Posts Tagged ‘voter turnout’

Begrudgingly, Labour must accept police and crime commissioners

20/11/2012, 07:00:52 AM

by David Talbot

The police must no longer be immune to radical reform. A mighty vested interest, which has historically seen off just about all attempts to reform it, they have grown into a monolithic empire that successive governments dare not touch. It has been a failure of political will to pursue reform; Blair balked from many of the more controversial reforms his bellicose former home secretaries, in the shape of Messrs Blunkett and Clarke, conjured up. For Labour’s leaders, being pro-police was a vital ingredient of being New Labour. But the myopic faith our political leaders, and the public, once had in the police has sadly waned in the light of recent events – and it is why Labour should welcome the newly-minted police and crime commissioners

The police have long claimed the irrelevance of their political masters when it comes to policing. They have operated an arrogant closed doors policy that has intimidated, and dissuaded, many from engaging in their work. These reactions demonstrate that our police are systemically intolerant of debate and virulently closed to new ideas.

The police need democratic oversight. They are one of the most closed, complex and costly of public services. It is can only be right that the police are brought closer to the very people they are sworn to protect. The apparent immunity of the police service to wider accountability has been a distressing aspect of the service ever since the committees of councillors, members of the public and magistrates took over in the 1960s from local watch committees, which had existed since the 1830s.


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How Labour can get out the vote that other parties cannot reach

10/05/2012, 02:22:14 PM

by Peter Goddard

One of the perennial concerns of political observers and party campaigners alike is the problem of low turnout. It’s a particular issue for the Labour party given some of the most disadvantaged groups, who would potentially be natural Labour supporters, are also among the least likely to vote.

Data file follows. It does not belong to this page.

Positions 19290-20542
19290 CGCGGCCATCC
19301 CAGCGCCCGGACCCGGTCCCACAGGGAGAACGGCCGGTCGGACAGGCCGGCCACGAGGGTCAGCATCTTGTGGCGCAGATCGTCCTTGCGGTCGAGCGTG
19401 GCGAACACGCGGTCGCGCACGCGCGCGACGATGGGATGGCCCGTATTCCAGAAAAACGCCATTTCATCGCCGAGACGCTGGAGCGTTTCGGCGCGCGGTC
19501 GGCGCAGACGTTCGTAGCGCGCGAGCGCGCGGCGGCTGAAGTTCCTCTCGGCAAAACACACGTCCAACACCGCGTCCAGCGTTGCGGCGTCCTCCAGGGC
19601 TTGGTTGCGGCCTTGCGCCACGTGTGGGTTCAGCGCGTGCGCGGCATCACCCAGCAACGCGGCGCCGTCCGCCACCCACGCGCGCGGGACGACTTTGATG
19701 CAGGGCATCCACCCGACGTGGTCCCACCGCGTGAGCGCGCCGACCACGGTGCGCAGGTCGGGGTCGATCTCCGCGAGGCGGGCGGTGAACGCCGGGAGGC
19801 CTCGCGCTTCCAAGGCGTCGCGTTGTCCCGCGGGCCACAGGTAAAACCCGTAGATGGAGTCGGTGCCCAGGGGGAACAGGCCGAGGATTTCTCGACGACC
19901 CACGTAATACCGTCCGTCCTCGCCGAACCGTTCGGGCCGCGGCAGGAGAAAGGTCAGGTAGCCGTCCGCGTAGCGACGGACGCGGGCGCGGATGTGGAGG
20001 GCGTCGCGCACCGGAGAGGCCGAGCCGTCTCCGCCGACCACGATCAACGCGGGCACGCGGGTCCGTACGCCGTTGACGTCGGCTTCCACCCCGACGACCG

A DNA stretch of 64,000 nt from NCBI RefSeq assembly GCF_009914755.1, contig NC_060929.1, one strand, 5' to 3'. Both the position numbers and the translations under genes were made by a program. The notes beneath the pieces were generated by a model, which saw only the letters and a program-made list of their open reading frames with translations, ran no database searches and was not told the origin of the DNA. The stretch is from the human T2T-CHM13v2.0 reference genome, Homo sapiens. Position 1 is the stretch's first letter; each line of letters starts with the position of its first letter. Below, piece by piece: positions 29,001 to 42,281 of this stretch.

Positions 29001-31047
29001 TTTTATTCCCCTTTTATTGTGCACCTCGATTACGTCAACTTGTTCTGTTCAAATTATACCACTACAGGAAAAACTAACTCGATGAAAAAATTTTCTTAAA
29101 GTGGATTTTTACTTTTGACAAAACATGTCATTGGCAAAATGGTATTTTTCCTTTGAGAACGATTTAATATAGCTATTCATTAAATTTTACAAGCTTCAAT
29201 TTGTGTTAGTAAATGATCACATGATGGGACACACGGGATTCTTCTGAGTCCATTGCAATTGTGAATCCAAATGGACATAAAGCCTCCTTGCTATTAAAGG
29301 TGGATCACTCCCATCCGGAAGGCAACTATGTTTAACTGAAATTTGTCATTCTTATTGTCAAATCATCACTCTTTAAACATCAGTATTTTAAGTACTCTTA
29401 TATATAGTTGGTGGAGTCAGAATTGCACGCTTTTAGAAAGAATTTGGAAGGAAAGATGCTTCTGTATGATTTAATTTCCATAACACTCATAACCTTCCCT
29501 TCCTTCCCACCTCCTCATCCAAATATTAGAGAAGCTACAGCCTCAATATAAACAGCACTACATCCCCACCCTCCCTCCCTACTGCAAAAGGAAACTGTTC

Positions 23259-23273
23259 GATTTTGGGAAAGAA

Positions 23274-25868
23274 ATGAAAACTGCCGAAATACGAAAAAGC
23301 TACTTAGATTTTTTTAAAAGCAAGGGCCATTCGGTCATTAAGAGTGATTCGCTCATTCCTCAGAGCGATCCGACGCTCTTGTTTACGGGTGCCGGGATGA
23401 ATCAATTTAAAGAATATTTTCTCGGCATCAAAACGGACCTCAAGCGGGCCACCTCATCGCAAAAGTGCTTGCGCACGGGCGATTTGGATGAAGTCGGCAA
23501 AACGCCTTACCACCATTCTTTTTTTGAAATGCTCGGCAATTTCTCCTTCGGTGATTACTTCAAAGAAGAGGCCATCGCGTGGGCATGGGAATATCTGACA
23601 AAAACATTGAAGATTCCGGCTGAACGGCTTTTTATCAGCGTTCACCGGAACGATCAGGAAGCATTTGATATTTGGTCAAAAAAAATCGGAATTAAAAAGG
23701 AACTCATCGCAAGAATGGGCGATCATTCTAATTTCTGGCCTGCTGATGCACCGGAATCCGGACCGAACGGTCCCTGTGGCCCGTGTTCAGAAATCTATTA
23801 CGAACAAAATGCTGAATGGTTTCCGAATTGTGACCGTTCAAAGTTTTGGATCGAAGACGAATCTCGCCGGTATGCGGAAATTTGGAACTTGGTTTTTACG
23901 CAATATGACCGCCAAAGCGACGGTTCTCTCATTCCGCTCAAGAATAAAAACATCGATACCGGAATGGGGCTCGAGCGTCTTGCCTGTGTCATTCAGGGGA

Admittedly, high turnout is not the be all and end all – after all, elections with 100% turnout are generally characterised by a 100% vote in favour of the excited gesticulating man in a general’s uniform. Nevertheless, there are lessons to be learned from the world of sales and marketing which could increase the number of our supporters making the effort to have their say.

When campaigning to increase turnout, the temptation is to take an approach which attempts to convince people that voting is ‘a good thing’ and that the current government are the heartless friends of bankers.

This may be accompanied by a range of well-meaning liberal talking heads despairing that voters are not exercising their democratic rights to fight back against the government and wondering what more can be done to win back these disillusioned voters.

Whilst this seems logical on the face of it, it is an approach that may actually be doing more harm than good. The reason? Social proof.

Social proof is the principle that people tend to do what other people are already doing. One person standing and staring into the sky is an oddball. A dozen people doing this will soon find themselves joined by a flock of fellow skygazers. The government have latched onto a variant known as ‘nudge’ but that doesn’t mean it can’t be of use for Labour.


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